Carthage, Greece, Rome, North Africans, Normans, Spaniards and Bourbons have all taken their turns as invaders of Sicily. Some would argue that even the Italians are perhaps no more than the latest group to colonise this fiercely disobedient Mediterranean island. As each culture’s influence has waxed and inevitably waned it has left a legacy in the architectural ruins that are still there for visitors to admire as they make their way across Sicily.

Sicily is the largest island in the Mediterranean and is separated from the mainland by only 3km of water in the Strait of Messina. Its highest point is the summit of Mount Etna, an active volcano which at frequent intervals erupts in a shower of molten lava and causes chaos for those living on its fertile slopes. Sicily is home to a population of 5,000,000 people; such is the strength of local identity that if you ask the average resident they will probably tell you that they are Sicilian first and Italian second.

English visitors, especially those from the north of the country, may be struck by the coppola, the flat cap worn by many rural men and very reminiscent of the flat cap of northern England. The history of the Sicilian version does indeed derive from the British equivalent; in 1800 the Bourbon king Ferdinand I was on the run and was defended by the British Royal Navy in Sicily. The choice of headwear lingered on long after the British left the island.

There are many reasons to visit Sicily but perhaps the two biggest draws for today’s visitors are the arts and the cuisine of the island. With so many cultures having made their lasting mark on the island, those with an interest in art history are spoilt for choice on where to explore their passion. Syracuse is perhaps the most well-known of sites and was the home of Archimedes in ancient Greek times. A theatre remains today where the ancient city once stood. Also home to an ancient theatre from Greco-Roman times is Taormina on the east of Sicily. Now a popular tourist resort Taormina was once a highly influential city and still mixes many old ruins within its modern beachfront centre that provide a clue to its past glories.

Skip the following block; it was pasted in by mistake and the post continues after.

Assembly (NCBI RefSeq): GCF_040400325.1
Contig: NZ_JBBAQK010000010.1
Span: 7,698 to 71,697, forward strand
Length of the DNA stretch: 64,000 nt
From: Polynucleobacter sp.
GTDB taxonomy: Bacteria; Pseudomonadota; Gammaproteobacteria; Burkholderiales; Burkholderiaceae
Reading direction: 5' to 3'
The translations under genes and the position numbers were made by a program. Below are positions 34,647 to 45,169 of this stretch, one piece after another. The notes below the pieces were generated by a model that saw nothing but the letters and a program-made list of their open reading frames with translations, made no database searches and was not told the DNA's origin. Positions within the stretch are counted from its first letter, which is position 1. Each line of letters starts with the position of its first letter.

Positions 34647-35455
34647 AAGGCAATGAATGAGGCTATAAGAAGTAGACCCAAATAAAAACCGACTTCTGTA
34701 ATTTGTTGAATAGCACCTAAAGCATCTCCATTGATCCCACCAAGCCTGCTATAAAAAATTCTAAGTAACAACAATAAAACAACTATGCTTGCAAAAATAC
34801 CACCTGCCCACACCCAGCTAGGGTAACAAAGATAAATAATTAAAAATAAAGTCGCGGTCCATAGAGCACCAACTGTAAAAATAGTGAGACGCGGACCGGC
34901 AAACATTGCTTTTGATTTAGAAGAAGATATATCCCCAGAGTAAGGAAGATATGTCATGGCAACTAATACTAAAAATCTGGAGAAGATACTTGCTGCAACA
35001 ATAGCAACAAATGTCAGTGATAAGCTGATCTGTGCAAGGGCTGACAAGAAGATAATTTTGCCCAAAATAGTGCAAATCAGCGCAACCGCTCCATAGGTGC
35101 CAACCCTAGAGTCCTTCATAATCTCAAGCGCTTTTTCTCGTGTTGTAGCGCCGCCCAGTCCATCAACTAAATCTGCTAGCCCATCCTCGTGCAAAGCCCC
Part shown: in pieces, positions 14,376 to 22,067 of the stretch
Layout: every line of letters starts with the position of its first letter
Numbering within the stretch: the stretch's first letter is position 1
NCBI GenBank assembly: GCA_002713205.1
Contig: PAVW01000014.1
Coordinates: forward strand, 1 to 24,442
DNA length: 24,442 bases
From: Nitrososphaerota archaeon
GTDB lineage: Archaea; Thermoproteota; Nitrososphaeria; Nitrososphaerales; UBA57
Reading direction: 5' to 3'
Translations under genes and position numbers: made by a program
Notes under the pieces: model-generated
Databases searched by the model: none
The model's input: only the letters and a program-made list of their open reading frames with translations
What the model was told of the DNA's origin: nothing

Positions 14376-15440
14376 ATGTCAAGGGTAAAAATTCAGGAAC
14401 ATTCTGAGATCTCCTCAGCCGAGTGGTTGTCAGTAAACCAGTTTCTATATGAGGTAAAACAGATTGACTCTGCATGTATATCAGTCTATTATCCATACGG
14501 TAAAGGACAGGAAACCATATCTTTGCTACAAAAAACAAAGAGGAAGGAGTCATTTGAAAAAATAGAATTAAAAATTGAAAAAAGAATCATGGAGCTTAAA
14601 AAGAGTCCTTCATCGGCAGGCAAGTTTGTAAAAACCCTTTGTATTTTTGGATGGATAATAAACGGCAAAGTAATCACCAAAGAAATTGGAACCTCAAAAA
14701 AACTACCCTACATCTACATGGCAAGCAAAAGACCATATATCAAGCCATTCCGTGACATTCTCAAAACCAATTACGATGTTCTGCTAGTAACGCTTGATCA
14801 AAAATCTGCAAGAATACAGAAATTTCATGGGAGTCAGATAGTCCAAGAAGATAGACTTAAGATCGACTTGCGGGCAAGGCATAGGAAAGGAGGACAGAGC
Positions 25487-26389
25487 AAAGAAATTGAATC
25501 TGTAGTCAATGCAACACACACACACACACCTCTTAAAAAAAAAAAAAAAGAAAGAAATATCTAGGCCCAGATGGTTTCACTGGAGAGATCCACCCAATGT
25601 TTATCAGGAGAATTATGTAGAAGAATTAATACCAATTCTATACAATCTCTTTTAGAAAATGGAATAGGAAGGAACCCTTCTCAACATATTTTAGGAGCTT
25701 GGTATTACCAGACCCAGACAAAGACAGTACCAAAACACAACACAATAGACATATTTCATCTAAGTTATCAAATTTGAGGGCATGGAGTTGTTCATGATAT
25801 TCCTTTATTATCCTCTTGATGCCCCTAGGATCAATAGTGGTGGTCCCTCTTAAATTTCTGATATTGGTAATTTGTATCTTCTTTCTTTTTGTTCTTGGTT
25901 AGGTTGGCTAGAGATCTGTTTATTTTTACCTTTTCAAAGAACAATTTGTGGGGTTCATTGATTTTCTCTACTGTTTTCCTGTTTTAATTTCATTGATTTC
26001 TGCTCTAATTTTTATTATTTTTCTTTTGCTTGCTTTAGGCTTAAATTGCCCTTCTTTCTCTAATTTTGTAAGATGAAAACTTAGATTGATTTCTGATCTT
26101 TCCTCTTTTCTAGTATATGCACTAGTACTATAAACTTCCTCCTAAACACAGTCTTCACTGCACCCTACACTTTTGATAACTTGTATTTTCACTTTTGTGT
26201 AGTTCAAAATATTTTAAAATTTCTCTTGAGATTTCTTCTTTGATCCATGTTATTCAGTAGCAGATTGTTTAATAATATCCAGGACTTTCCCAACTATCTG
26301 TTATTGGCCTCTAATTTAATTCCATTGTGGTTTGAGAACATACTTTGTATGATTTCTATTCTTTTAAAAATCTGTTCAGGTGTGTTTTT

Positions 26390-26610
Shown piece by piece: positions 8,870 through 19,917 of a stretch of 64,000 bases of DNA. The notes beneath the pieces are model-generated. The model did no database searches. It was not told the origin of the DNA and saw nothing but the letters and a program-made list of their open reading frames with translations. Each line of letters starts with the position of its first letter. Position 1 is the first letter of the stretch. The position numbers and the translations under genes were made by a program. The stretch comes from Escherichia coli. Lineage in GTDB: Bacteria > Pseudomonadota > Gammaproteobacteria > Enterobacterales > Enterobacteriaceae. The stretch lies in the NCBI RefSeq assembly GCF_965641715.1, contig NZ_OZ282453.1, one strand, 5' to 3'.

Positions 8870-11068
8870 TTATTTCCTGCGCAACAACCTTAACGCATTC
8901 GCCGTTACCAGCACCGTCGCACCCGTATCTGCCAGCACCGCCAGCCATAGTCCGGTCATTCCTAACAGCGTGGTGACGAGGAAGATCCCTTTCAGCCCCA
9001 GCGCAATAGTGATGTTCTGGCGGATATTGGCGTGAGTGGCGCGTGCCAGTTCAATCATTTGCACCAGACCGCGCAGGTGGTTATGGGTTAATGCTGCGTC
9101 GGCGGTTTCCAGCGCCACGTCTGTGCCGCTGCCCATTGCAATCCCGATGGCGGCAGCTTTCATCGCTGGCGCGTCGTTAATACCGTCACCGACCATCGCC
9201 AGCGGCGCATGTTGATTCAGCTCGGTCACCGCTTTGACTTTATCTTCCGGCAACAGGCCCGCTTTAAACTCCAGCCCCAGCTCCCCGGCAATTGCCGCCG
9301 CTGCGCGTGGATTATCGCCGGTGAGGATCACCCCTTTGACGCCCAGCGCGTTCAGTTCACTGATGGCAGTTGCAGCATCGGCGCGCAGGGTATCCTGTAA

As for the food in Sicily, it’s perhaps a paradox to find a topic taken so seriously on an island where almost everything else is met with such an easy-going philosophy. The focus in Sicilian cuisine is on freshness and it’s not unusual to find restaurants that offer little in the way of a menu, with the chef buying from the market in the morning only those items that he considers the finest. Meals are never rushed here and it’s certainly a place where you leave the decisions to the professionals and just sit back and enjoy the fruits of their labours. There will be much more on Sicilian cuisine in a future post.

For more about our holidays to Sicily visit our main site.

by Andy Jarosz